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OFTEN, when I am deciding what to choose as the subject of my Ramblings, I have a difficult choice to make.
Should I write something about wildlife and the environment? About transport? Should it be somewhere interesting to visit? Or perhaps some interesting, if little known, incident of labour movement history?
This week I’m going to attempt all of them in one go. You’ll need to hold on tight because we start with one of the most dangerous tram rides of all time.
Our story starts in January 1909 in Tottenham. Two Latvian socialist emigres from the Russian empire had decided to finance their work smuggling revolutionary literature into Russia by robbing a local factory payroll.
Paul Helfeld, just 21, and Jacob Lepidus, 25, were part of a huge community of Russian exiles that had given Edwardian Tottenham the nickname Little Russia.
In 1905 the British government passed the Aliens Act in an attempt to reduce this immigration. Some things never change.
The Times described Lepidus’s brother Paul as a “member of a notorious Russian revolutionary family.”
On May 1 1907 Paul Lepidus was killed when a bomb he was carrying to assassinate the president of France exploded prematurely.
On January 23 1909 Helfeld and Jacob Lepidus waited outside the Schnurmann rubber factory. At the same time every week the boss’s chauffeur, Joseph Wilson, drove to the bank with Albert Keyworth, a 17-year-old office boy, to collect the week’s wages — £80 in gold, silver and copper coins.
When they returned to the factory Keyworth, carrying the bag of money, was grabbed by Lepidus. Helfeld drew his pistol and shot at the chauffeur.
Two policemen, Tyler and Newman, at the police station just across the road heard the shots and gave chase.
As the gunmen ran down the street, several off-duty policemen and members of the public on foot and on bicycles joined the chase.
One policeman borrowed a pistol from a member of the public and returned fire. Ralph Joscelyne, a 10-year-old boy, and PC Tyler were fatally wounded.
Helfeld and Lepidus crossed the railway line and followed the River Lea, crossing at Stonebridge Lock.
They continued along the south side of Banbury Reservoir and then on Chingford Road, they amazingly boarded a number nine tramcar.
Lepidus threatened the conductor, telling him to drive. Most of the passengers leapt from the tram. Lepidus kept his pistol trained on the conductor, while Helfeld shot at the pursuers.
The police commandeered another tram and no fewer than 40 constables leapt aboard. Between Helfeld and Lepidus and the police over 400 shots were fired on the brief but exciting tramcar chase.
The pair jumped off the tram to seize a horse-drawn milk float. When that overturned they grabbed a grocer’s delivery cart. Lepidus whipped the horse while Helfeld shot at pursuers.
Two policeman, one armed, took over a civilian motorcar to continue the chase. The two Latvian Jews soon abandoned the slow cart and ran off on foot.
Finally, realising their hopeless fate, both shot themselves. Lepidus died instantly, Helfeld died some days later in hospital.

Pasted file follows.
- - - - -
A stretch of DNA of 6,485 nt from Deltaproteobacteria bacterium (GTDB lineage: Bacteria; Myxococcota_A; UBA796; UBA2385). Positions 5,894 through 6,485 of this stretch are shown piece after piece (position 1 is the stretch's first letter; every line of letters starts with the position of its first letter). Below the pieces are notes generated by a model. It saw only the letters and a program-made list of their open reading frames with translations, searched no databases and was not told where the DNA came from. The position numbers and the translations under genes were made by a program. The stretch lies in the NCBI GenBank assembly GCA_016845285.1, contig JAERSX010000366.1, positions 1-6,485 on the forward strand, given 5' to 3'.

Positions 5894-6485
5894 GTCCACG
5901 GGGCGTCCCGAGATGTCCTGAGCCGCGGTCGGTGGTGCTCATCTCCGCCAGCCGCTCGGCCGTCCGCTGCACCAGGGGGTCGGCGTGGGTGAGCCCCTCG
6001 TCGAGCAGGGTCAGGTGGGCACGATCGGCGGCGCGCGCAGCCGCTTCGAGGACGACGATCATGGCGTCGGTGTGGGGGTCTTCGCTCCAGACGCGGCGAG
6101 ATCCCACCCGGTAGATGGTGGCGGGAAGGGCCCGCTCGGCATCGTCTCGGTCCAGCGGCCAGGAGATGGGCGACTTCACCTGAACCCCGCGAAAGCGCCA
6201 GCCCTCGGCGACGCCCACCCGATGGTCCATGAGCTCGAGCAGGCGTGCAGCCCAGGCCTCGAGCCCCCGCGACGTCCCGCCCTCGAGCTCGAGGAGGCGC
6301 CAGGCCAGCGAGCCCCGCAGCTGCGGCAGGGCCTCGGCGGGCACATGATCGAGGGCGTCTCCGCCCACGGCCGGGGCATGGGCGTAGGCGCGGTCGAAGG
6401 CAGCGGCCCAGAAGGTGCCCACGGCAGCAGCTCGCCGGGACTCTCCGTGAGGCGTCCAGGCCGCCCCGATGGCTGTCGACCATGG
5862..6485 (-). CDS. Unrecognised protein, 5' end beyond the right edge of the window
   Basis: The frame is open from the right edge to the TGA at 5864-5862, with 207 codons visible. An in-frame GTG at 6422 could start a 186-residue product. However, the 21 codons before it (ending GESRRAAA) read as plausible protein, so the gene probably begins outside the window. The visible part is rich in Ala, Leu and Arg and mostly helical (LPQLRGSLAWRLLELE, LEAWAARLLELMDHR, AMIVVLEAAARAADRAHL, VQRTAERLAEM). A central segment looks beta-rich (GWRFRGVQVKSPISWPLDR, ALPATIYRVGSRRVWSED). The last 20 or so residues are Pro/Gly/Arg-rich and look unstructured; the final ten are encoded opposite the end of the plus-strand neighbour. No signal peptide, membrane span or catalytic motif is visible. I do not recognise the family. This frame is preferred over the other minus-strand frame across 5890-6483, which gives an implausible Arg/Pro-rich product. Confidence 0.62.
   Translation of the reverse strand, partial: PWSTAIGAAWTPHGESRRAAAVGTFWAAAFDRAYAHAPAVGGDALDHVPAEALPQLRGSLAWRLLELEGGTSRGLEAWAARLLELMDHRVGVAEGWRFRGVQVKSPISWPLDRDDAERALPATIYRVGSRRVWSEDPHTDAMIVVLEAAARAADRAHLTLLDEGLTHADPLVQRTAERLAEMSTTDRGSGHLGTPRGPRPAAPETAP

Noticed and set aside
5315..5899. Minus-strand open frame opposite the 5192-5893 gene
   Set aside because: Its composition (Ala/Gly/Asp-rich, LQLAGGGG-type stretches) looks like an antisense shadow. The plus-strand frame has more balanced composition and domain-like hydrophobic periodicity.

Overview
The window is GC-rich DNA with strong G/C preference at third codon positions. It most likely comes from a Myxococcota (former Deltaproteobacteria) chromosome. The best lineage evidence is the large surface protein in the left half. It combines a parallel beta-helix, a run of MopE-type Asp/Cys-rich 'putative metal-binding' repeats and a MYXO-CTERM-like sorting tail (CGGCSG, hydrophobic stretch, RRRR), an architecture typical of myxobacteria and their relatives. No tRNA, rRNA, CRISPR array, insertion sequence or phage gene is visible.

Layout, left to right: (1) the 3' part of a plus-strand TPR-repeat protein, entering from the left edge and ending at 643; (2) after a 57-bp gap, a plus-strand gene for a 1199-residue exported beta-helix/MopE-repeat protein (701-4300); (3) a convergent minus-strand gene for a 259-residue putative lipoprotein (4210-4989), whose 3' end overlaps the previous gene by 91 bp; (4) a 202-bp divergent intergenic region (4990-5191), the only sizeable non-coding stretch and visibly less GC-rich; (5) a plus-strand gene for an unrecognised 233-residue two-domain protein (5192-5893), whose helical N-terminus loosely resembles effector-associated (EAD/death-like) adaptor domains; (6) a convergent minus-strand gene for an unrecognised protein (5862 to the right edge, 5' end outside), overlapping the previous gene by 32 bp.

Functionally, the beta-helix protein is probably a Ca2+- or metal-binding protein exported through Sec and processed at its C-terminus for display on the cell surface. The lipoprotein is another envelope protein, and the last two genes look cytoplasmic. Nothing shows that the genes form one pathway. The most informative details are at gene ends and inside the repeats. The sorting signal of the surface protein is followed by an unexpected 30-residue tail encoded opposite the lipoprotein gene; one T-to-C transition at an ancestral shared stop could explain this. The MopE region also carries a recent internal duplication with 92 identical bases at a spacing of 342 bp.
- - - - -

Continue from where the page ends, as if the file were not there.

The Daily Mail editorial attacked the Aliens Act, blaming it for making it too easy to enter the country. That would never happen today.
The Metropolitan Police announced that the events had “provoked some misplaced public anti-semitism.”
This would be reflected two years later in the notorious Siege of Sidney Street. Strangely the money from the robbery was never recovered.
Sadly trams no longer run from Tottenham to the Walthamstow reservoirs but they are still worth a visit because from October 20 the reservoirs, as well as continuing to provide much London with water, will become Europe’s biggest user-friendly wetland nature reserve.
What will be known as Walthamstow Wetlands is a beautiful and tranquil open space. The 10 reservoirs are already an internationally important refuge for water birds such as pochard, shoveler and gadwall and provide an important stopover for migrating birds.
You will see herons, kingfishers, swans, cormorants and a myriad of other water birds as well as butterflies, dragonflies, rare mammals and waterside plants.
Two examples of industrial heritage have been renovated. The 1885 engine house is now a visitor centre, cafe and education space with a special tower for nesting swifts and roosting bats.
The Grade II listed Coppermill Tower has an accessible viewing platform overlooking the wetlands, with views over the city beyond.
Labour leader of Waltham Forest Council, Clare Coghill, told the Morning Star: “Walthamstow Wetlands is a unique space just 15 minutes from central London.
“We feel very fortunate to have this fantastic oasis on our doorstep and are so pleased that members of the public are now able to experience this fantastic open space in urban London.”
Walks here are wheelchair and buggy friendly and entry to the wetlands is free, as are many weekly activities and seasonal events.
While you are in Walthamstow you won’t want to miss the museum dedicated to the great socialist thinker, artist and designer William Morris.
The William Morris Gallery is housed in a 1740s Georgian house, in Lloyd Park, Walthamstow. The grade II* listed building was Morris’s family home from 1848-56.
Morris spent his formative years, from 14 to 22 here with his widowed mother and his eight brothers and sisters.
It was here, in the tall window on the main staircase, that Morris wrote some of his earliest poetry. His lifetime friend Edward Burne-Jones, visited and painted studies of the trees on the island.
For more information about Walthamstow Wetlands visit www.walthamstowwetlands.com.
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